From the Desk of Mike Anderson: Alignments Too Critical for Collision Repair Shops to Not Do Them In-House (article continued)

We may also have to do some advanced diagnosis. The subframe could be misaligned, for example. If you let the subframe bolts loose and it jumps, that tells you it’s got some pressure on it. You may also have to adjust a cross-member for torque steer.

There’s just a lot more that we have to do.

Being able to do alignments in-house is also important because I believe that in order to write an accurate damage analysis, a pre-alignment check is necessary. I’ve been heartened to see in our “Who Pays for What?” surveys over the years that more shops are reporting regularly being paid for this procedure. Back in 2015, only 37% of shops said they were paid “always” or “most of the time” for a pre-diagnostic alignment by the eight largest national insurers. That was up to 45% in last year’s survey.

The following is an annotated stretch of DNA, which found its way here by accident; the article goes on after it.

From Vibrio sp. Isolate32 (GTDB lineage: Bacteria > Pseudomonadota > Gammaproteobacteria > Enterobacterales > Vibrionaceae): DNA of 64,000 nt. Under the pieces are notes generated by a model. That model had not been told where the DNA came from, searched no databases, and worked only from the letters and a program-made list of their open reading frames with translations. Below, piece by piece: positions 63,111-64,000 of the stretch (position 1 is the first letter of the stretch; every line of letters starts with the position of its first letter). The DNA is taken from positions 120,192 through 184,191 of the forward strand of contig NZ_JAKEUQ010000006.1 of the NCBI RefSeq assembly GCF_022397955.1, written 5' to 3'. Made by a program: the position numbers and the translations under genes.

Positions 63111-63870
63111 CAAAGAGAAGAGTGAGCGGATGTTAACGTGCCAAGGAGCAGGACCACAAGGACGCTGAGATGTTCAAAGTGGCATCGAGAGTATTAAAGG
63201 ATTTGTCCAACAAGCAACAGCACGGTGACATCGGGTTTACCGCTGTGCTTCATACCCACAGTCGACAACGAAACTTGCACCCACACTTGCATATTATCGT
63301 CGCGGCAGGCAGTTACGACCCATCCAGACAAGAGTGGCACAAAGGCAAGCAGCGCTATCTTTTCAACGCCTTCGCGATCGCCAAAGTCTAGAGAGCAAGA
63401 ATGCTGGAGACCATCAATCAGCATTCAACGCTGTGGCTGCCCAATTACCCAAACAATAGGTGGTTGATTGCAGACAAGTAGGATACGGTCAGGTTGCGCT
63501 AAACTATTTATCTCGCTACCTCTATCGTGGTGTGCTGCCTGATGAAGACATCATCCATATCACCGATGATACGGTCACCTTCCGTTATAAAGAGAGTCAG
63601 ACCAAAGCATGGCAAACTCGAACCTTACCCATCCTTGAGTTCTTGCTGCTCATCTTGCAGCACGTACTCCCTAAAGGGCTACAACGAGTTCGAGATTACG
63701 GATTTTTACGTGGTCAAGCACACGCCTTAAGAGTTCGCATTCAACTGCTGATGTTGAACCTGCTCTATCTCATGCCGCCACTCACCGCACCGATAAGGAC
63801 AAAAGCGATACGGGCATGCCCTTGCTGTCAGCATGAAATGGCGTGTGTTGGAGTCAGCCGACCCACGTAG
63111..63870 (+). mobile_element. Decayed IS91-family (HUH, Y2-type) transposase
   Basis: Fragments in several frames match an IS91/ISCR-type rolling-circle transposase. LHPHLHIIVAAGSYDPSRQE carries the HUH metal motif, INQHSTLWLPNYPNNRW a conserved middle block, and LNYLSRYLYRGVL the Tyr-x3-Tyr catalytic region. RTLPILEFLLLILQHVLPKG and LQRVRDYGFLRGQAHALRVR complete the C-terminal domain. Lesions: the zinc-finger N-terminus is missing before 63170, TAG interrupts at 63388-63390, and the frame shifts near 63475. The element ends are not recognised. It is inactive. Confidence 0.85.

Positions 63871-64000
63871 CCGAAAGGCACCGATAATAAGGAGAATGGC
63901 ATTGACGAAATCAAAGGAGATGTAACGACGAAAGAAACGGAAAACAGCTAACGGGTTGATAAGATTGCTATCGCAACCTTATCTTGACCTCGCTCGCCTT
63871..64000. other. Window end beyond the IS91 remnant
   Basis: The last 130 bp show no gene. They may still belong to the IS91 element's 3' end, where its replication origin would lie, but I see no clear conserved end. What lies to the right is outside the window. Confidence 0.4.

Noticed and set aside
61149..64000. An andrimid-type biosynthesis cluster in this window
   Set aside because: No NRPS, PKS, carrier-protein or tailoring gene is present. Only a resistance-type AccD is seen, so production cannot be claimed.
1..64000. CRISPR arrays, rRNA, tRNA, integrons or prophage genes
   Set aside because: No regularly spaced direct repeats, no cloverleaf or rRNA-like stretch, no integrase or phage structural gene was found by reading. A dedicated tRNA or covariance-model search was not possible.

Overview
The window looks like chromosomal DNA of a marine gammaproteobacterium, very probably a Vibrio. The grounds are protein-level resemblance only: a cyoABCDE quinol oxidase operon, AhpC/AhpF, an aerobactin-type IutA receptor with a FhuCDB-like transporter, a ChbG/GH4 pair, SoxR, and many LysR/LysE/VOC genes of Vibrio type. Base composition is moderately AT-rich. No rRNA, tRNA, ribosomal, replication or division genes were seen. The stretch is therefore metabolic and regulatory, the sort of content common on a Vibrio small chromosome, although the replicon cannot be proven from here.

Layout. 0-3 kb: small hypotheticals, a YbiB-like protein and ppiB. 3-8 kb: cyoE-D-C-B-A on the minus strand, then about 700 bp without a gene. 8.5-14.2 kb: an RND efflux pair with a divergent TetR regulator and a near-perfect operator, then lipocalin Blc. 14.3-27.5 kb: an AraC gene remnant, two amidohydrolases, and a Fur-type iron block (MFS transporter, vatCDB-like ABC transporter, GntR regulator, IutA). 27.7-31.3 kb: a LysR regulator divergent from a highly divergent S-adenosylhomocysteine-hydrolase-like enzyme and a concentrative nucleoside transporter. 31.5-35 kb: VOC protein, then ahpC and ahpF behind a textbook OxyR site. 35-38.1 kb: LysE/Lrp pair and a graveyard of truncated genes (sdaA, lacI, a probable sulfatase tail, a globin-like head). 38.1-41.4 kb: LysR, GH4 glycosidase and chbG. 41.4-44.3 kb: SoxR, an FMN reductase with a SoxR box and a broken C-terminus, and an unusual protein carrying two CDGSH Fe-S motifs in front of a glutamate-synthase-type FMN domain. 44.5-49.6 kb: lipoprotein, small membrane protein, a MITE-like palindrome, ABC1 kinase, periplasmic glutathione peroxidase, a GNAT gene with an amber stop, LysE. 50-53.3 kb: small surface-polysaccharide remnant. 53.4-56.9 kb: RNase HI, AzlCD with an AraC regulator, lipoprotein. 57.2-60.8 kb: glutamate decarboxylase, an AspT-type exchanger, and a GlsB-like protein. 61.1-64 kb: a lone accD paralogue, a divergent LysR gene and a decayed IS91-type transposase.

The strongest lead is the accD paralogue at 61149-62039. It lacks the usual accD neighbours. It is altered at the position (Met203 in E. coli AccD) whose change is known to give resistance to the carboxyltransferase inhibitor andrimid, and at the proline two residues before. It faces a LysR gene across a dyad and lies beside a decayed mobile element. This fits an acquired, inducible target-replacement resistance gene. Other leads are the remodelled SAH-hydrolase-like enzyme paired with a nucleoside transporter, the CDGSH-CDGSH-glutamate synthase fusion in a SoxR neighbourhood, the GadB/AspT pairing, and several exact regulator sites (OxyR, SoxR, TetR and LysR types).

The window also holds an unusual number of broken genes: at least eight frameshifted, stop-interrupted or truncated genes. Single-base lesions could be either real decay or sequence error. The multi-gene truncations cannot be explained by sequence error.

Still, about two in five shops acknowledge never having sought to be paid for this important process. I’d like to think those shops are doing the pre-alignment check and just not billing for the labor involved, but I’m also concerned some of them are not taking vehicle alignment into account early in the process as they should be.

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